Animals on second impound must be spayed or neutered before BCAS will release them back to their owners, however, the owner of a Yorkie that was on second impound did not want her animal altered and Commission members have been told that she took her complaint to the Director of Health and Human Services, Baltimore County, and he allowed the dog to be released back to her without being altered. There was extensive discussion about this and many Commission members expressed concern about someone being allowed to avoid this rule, which is intended to reduce animal overpopulation. Commission members believe the rule should always be enforced.

Dog Adopted to Elderly Man

A dog at BCAS that was extremely difficult to handle was adopted out to an elderly man who was not capable of handling the dog, He subsequently brought the dog back after receiving numerous bites. 
There was discussion about the importance of counseling adopters to adopt pets that are appropriate for them. 
Commission members want to know more about the number of animals that are returned to BCAS after adoption.

Quarterly Statistics

Commission members reviewed BCAS statistics from the 4th quarter of 2018. 

Meeting with Administration

Darla, Joy, Julianne, and Deb met with Sam O’Neil, administrative senior advisor, from the County Executive’s Office to discuss the Commission’s findings in its most recent annual report and addendum

Volunteers Request

Shelter volunteers requested that the weight of the dog be placed on the kennel cards at BCAS. They were advised by shelter staff that this would have to be approved by the Baltimore County legal department.

Health Certificates for Animals Going to Rescue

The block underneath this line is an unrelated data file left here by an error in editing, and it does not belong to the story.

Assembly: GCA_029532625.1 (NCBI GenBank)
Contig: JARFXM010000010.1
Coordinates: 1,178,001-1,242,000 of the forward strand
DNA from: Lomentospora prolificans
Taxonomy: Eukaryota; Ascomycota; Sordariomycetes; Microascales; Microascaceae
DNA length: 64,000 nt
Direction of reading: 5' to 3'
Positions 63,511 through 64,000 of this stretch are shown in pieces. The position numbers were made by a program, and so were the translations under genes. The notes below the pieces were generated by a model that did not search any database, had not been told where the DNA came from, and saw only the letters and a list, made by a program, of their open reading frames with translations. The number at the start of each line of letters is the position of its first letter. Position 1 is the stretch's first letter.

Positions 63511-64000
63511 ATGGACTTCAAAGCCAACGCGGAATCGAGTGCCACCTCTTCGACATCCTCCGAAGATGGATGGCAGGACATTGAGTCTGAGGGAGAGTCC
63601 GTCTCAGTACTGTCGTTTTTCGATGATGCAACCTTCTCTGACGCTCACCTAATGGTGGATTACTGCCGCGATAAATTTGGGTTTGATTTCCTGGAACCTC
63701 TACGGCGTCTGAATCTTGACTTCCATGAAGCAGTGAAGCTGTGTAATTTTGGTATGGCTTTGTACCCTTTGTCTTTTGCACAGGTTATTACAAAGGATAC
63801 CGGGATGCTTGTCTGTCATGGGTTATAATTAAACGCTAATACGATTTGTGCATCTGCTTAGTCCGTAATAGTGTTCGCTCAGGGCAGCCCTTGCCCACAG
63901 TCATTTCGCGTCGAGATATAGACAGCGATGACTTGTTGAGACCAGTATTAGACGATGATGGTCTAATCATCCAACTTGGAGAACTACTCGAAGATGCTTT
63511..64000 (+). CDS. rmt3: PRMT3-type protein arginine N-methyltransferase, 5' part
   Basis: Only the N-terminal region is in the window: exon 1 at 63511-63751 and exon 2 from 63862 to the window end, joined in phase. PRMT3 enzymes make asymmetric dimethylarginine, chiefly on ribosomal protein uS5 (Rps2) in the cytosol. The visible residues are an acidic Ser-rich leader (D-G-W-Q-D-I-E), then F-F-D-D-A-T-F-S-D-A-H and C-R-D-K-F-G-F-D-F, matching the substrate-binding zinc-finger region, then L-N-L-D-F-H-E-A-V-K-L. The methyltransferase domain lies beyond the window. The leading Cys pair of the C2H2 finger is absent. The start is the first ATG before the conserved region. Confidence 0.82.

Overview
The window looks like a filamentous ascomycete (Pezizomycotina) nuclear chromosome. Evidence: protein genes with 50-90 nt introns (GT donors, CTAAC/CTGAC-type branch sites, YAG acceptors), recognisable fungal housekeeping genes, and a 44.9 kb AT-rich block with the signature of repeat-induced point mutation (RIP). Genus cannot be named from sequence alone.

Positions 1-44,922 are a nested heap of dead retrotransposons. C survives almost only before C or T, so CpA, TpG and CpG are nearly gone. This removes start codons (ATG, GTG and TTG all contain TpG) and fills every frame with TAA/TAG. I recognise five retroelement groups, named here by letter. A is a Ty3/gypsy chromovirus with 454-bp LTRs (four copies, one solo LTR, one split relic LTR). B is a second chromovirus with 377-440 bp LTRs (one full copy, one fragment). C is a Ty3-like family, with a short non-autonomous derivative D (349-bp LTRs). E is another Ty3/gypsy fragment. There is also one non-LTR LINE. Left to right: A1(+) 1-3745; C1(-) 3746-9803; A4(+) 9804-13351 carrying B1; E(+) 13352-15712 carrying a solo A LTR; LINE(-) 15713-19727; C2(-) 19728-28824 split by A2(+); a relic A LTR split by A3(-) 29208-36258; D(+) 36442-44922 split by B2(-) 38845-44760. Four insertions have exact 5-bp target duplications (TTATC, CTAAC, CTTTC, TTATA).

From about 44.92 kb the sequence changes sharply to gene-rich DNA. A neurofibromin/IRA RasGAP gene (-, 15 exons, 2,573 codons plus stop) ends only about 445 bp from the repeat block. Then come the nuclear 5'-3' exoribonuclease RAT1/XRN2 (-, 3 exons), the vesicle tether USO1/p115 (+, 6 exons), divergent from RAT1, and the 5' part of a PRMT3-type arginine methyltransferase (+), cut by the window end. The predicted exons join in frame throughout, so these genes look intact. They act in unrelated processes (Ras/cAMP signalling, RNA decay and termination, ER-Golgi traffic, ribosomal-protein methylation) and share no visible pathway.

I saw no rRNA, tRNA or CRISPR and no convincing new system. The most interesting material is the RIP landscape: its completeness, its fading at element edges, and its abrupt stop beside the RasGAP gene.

When dogs or cats are sent to rescues, Commission members have been told by representatives of rescue organizations, who wish to remain anonymous, that BCAS does not provide a healthy pet certificate. Commission members are checking on this.

Volunteer Question

Can BCAS turn down adopters?
The Commission is checking to find out under what circumstances someone will be refused adoption. 

Announcement of Next Meeting Date and Location

The next meeting is scheduled for Tuesday, February 19, 2018 at Drumcastle Government Center, 6401 York Road, 3rd floor, Main Conference Room at 6:30 p.m.


Motion to adjourn
Motion by: Julianne Zimmer
Second by: Roy Plummer
Motion approved.

Adjourned at 7:50 p.m.

At the start of this meeting, there was once again discussion about obtaining SOP's for BCAS. Last year BCAS provided its SOP's. However, they appeared to be more policies than actual procedures. Gerald Brooks has said on several occasions he would ask for the SOP's for us, but has not yet been able to obtain them. Gerald said he is communicating with Animal Svcs. to see how we can get access to the SOP's.

4. Police/Health Dept. Meeting-Gerald Brooks-Gerald attended a meeting with members of the Baltimore County Animal Abuse Team and representatives of BCAS. Gerald summarized what took place, saying that the meeting's purpose was to go over what some duties were, who was responsible for what and tried to develop a more cohesive relationship with Animal Svcs. and the Animal Abuse Team. They talked about where calls were coming from, how calls were coming in and who would respond to what calls. Gerald said nothing was decided, but some internal issues involving staffing and other things were resolved.
Deborah spoke with Sgt. Sundia Gaynor of the Animal Abuse Team after the Commission meeting. He said, "BCAS and the Animal Abuse Team have been increasing communication and addressing issues that will benefit all stakeholders involved to better care for the animals in Baltimore County."